Yes, but if that is what you are doing, I would suggest prepping it all in a disposable aluminum tray so you can pop it in straight into the oven without worries of your casserole dish cracking/breaking.

    If you freeze the eggplant parmesan in a glass or ceramic casserole dish, then you’d have to let it sit out on at room temperature before putting it in the oven and by then, your ingredients will all be melting and soggy.

    Our all-time FAVORITE way to make eggplant parm! You will want to make it this way forever! #eggplantparm #eggplantparmesan #eggplantrecipe #vegetarian #recipe #italian

    If you love this eggplant parmesan recipe, then you’ll love these:

    Watch me make this eggplant parmesan recipe:

    Our all-time FAVORITE way to make eggplant parm! You will want to make it this way forever! #eggplantparm #eggplantparmesan #eggplantrecipe #vegetarian #recipe #italian

    Our all-time FAVORITE way to make eggplant parm! You will want to make it this way forever! #eggplantparm #eggplantparmesan #eggplantrecipe #vegetarian #recipe #italian
    4.87 from 65 votes

    Eggplant Parmesan

    This is my favorite way to make eggplant parmesan. The extra prep step may not seem worth it to you, but trust me - it absolutely is and makes a huge difference. Those who took the extra step did not regret it and I'm sure you won't either!
    Prep Time: 1 hr 15 mins
    Cook Time: 20 mins
    Total Time: 1 hr 35 mins
    Course: Dinner, Main Course, Main Entree
    Cuisine: Italian
    Servings (adjustable, but please note that results, timing, and cookware may vary when adjusting servings): 4
    Calories: 723kcal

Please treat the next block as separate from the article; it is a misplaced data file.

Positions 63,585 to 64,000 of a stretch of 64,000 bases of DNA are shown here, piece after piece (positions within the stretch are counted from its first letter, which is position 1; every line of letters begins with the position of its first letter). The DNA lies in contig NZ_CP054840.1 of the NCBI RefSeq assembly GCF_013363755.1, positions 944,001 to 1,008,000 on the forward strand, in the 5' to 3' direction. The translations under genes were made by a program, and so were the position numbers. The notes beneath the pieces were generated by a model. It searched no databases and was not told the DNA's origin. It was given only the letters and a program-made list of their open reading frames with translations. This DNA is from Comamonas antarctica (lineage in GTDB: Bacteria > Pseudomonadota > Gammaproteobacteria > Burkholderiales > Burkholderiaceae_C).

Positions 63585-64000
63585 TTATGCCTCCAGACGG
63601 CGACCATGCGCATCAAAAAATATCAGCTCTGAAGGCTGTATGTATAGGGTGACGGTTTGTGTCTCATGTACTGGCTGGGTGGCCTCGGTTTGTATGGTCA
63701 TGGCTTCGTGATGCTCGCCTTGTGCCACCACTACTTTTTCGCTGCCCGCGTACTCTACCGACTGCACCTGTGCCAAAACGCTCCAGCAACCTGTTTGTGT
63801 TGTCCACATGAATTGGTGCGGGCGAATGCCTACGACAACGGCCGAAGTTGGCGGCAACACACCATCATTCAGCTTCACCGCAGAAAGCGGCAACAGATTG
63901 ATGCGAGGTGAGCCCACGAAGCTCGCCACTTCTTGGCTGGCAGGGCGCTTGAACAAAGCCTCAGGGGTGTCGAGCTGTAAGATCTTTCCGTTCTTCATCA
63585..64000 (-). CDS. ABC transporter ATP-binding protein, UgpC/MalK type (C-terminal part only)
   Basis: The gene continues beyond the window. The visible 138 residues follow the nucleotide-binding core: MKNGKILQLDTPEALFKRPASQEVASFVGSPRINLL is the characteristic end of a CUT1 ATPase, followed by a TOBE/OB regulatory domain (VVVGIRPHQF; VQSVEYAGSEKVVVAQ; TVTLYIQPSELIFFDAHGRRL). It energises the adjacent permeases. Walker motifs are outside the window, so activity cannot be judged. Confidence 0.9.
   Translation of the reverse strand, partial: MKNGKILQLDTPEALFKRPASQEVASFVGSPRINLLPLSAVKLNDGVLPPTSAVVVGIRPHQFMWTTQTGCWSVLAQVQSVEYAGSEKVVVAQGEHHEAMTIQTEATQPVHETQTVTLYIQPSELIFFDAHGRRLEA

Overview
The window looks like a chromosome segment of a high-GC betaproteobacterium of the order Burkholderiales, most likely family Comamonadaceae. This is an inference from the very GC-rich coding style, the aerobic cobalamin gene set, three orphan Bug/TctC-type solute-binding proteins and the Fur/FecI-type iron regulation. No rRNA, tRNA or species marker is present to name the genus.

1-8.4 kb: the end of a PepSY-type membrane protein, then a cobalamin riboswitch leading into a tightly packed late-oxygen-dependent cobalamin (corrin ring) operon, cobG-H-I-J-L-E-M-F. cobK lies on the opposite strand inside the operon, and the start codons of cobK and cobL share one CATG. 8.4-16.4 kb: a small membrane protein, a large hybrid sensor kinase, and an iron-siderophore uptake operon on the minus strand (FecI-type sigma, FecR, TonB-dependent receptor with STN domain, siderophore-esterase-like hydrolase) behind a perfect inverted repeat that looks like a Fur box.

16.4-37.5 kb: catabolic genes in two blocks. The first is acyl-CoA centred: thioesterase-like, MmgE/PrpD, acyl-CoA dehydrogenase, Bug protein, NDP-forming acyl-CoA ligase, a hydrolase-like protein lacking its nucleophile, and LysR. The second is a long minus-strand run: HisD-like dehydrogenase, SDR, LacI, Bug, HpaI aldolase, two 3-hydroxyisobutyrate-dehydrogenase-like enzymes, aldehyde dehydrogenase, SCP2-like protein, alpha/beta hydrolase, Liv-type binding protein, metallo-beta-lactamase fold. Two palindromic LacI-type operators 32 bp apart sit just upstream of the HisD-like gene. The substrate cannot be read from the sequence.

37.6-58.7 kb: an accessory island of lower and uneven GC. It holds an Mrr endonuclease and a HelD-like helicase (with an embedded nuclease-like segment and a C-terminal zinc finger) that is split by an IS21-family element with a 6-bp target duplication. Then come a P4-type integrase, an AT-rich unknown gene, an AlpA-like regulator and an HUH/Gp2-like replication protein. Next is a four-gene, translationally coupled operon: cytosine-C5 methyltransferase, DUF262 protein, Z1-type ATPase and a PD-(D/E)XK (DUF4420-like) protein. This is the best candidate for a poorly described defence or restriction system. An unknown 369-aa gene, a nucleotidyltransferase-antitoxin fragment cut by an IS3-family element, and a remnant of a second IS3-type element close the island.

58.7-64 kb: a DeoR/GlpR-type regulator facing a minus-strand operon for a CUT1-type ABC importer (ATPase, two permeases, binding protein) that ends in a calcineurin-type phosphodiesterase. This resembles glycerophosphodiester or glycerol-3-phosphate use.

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    • 1 large eggplant, sliced into 1/2" thick slices
    • 2 tbsp kosher salt
    • 1 1/2 cup Italian seasoned breadcrumbs
    • 3 eggs
    • 1/2 cup milk
    • 4 tbsp vegetable oil, for lightly pan-frying
    • 3 cups marinara sauce, homemade or store-bought
    • 2 cups whole milk mozzarella shredded
    • 1 cup parmesan cheese shredded
    • Handful of fresh basil leaves chopped, for garnish (optional)


    • Salt both sides of your eggplant slices and place them in a large colander in the sink. Let the liquid drain for 45 minutes to 1 hour.
    • When your eggplant slices have finished draining liquid, brush off the excess salt, as you don't want it to be too salty!
    • In 2 shallow plates, add breadcrumbs to one and whisk eggs and milk in the other. Dip both sides of eggplant slice into milk/egg mixture then cover with breadcrumbs, shaking off the excess. Place on plate or large baking sheet and repeat until all eggplant slices have been coated.
    • Preheat oven to 375 degrees.
    • Heat a skillet over medium high heat and add 1 tbsp. of vegetable oil into the skillet. Once the skillet is hot, add two eggplant slices at a time to the skillet and cook on both sides until golden brown, remove and set on a large plate lined with paper towels. Repeat until you've pan-fried them all.
    • In a large casserole dish, add 1 cup of marinara sauce to the bottom of the casserole dish. Add a layer of eggplant slices (I was only able to fit about 3 a layer) then using a 1/4 cup, dollop marinara sauce on top of the eggplant slices. The idea isn't to smother the layers with sauce. On top of the eggplant slices, sprinkle a generous amount of mozzarella cheese and parmesan cheese. Repeat the layers until you run out of eggplants slices. Top the casserole with more cheese before you place in the oven :)
    • Bake for 20-25 minutes, or until the cheese is bubbly and brown on top. I used the broiler for 5 minutes to get the cheese nice and brown - you don't have to, but if you do, watch it carefully!
    • Serve hot and top with chopped basil, if using.



    Nutrition Facts
    Eggplant Parmesan
    Amount Per Serving (1 serving)
    Calories 723 Calories from Fat 396
    % Daily Value*
    Fat 44g68%
    Carbohydrates 47g16%
    Fiber 6g24%
    Sugar 9g10%
    Protein 39g78%
    * Percent Daily Values are based on a 2000 calorie diet.
    *Nutrition facts are an estimate and not guaranteed to be accurate.
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  • Tina says: